I love to play Scrabble. I have it downloaded to my laptop so that I can play anytime I want to — against the computer, which makes for a speedy game. I can choose my skill level (which is in the medium range) and you can type into a dictionary to see if the word you desperately want to use is in fact an actual word. The best part of this particular program is that if I type in a word, other words quite like it also pop up, giving me more options. Sweet!

I also play Scrabble on line. I have only two opponents, but four games going. That’s because when the game ends it asks for a rematch and if we both click on rematch then we each get a game started. Neither partner seems to mind that we are playing two games. Often one of us is winning in one and losing in the other, which keeps us balanced. One player is a quilting friend of mine who is evenly matched to my way of thinking, and the other is a stranger I happened upon when I chose to play against an anonymous player. Her name is Linda and she has a dog face. Of course that’s because she uses her dog’s picture instead of her own — so nobody can find her, I guess. 

But I have no idea who she is or if she’s even real. I mean, no one has ever chosen me for an anonymous game so how does that really work? Still, she just appeared when I clicked on it because I needed to find someone else to play with — as everyone else I know prefers Words with Friends. 

I’d like to say she and I are evenly matched as well but she’s famous for doing bingos. That’s when you use all seven of your tiles and get a 50-point bonus. Of course this has put me into higher gear and sharpened my game, which is why I am sometimes able to beat my older sister these days. And Linda, too. Suddenly I am almost 100 points ahead of Linda in most games and I can’t help but wonder if she is allowing her dog to take care of her “light work.” Still, it’s good for my ego to win. 

Losing is not. I can’t play against my nephew’s wife anymore because she is capable of using 12-letter words I’ve never heard of. I tend to curl up in a ball in a closet after being wildly tromped on by her.

Last week my sister sent me the Official Scrabble Word Finder book. I already had the dictionary but this one teaches you how to score big points. Wanting to know everything, I actually took the time to read the Forward. This is where I learned that the game was originally named Lexiko. Then I read the Introduction where I learned that the game was released commercially as Criss-Cross Words. Well, which is it?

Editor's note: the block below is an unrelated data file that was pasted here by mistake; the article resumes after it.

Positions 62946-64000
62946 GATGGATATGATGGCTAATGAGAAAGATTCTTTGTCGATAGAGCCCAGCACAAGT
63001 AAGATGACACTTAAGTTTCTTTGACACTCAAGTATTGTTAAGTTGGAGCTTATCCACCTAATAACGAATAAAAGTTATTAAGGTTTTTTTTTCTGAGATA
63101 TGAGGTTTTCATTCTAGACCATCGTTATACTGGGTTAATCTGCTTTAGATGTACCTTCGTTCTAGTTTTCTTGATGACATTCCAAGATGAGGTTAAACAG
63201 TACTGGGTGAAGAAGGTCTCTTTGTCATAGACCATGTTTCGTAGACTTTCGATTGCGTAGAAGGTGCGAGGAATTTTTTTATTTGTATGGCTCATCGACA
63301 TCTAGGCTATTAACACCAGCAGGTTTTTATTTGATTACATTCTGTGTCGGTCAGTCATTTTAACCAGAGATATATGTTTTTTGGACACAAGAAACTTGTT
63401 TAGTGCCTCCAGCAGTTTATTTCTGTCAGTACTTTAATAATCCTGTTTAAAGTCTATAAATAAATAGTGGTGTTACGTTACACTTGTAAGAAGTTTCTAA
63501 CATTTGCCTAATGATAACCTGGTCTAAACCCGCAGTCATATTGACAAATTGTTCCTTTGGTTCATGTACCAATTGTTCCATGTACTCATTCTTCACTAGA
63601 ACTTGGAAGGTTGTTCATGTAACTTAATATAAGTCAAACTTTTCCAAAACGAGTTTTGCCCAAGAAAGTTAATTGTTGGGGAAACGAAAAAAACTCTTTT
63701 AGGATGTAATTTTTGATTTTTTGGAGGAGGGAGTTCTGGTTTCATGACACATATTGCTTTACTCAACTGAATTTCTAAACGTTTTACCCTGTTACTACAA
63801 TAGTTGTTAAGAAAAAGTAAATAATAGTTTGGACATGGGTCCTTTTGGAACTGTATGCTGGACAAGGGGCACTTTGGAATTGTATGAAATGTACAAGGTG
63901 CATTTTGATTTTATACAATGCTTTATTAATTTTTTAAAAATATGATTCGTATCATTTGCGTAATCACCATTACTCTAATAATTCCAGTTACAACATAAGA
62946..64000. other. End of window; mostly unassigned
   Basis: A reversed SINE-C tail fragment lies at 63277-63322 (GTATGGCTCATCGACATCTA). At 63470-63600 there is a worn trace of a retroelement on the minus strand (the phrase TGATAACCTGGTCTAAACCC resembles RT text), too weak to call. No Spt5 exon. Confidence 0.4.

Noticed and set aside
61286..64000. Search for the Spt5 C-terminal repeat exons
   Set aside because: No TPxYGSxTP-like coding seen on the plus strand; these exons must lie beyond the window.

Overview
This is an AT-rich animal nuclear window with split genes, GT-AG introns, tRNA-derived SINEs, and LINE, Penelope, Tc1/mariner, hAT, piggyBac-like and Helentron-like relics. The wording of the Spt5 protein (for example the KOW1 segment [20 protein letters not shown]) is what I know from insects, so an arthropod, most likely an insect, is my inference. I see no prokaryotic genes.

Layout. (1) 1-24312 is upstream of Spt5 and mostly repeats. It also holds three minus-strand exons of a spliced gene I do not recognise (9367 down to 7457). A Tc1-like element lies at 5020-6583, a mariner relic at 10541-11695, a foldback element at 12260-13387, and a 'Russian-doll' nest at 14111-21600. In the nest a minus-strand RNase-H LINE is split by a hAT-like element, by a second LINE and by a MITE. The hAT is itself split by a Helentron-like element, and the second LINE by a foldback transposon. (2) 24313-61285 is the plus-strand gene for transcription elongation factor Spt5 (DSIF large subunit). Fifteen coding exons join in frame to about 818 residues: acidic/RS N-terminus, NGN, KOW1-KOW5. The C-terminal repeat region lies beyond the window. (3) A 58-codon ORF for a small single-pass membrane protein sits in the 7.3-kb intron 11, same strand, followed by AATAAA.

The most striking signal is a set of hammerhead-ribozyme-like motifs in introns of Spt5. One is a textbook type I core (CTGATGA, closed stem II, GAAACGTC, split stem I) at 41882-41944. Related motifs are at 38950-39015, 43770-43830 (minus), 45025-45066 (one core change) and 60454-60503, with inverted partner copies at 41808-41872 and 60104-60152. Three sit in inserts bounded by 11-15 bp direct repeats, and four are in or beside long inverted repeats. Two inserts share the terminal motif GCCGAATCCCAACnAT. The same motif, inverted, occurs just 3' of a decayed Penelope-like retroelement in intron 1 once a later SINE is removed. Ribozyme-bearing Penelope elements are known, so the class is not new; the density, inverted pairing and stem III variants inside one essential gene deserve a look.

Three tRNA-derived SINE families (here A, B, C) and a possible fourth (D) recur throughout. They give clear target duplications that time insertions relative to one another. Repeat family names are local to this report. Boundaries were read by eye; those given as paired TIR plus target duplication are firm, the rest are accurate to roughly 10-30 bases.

Naturally my overly curious mind texted my OCD tendencies and I was forced to Google this conundrum. Now I have the down low on all things Scrabble. Let’s start with the inventor — Alfred Butts. I giggle every time I read his name because I picture someone sitting on their butt, daydreaming their day away until they invent the most famous board game of all. 

Actually he was sitting on his butt because he was an out of work architect with little to do but count the letters used on the front page of the New York Times — and turned it into a game. As for the name — it started out as Lexiko, then changed to Criss-Cross Words, and changed yet again to the word that makes me smile. 

Mr. Butts couldn’t seem to find any toy companies interested in getting behind the game so he had to make them in his garage. When the president of Macy’s came across the game, things finally went into motion. More than 100 million sets have been sold since then. 

Also on line was a 1950’s advertisement picture that showed a man and woman playing the game. It was laughable. She was sitting on the couch and he was in an armchair beside her, cigarette in hand, and both had their letters in their laps as they leaned over a coffee table. I can’t think of anything more uncomfortable than that (well, maybe standing on my head) and I don’t see how that picture won the honor of advertising the game. Of course people back then weren’t as hell-bent on winning as they are now. These days there are world championships in 22 nations.

I’ve participated in the Scrabble Games that raise money for Literacy several times but you only play four times per round so the games never get finished. I need closure.

I picked up an old game at a yard sale and put magnets on the tiles, then spelled out all my grandchildren’s names in Scrabble fashion on my fridge. It’s still there three years later.

Don’t even think about touching it. 

debbiehough@hotmail.com

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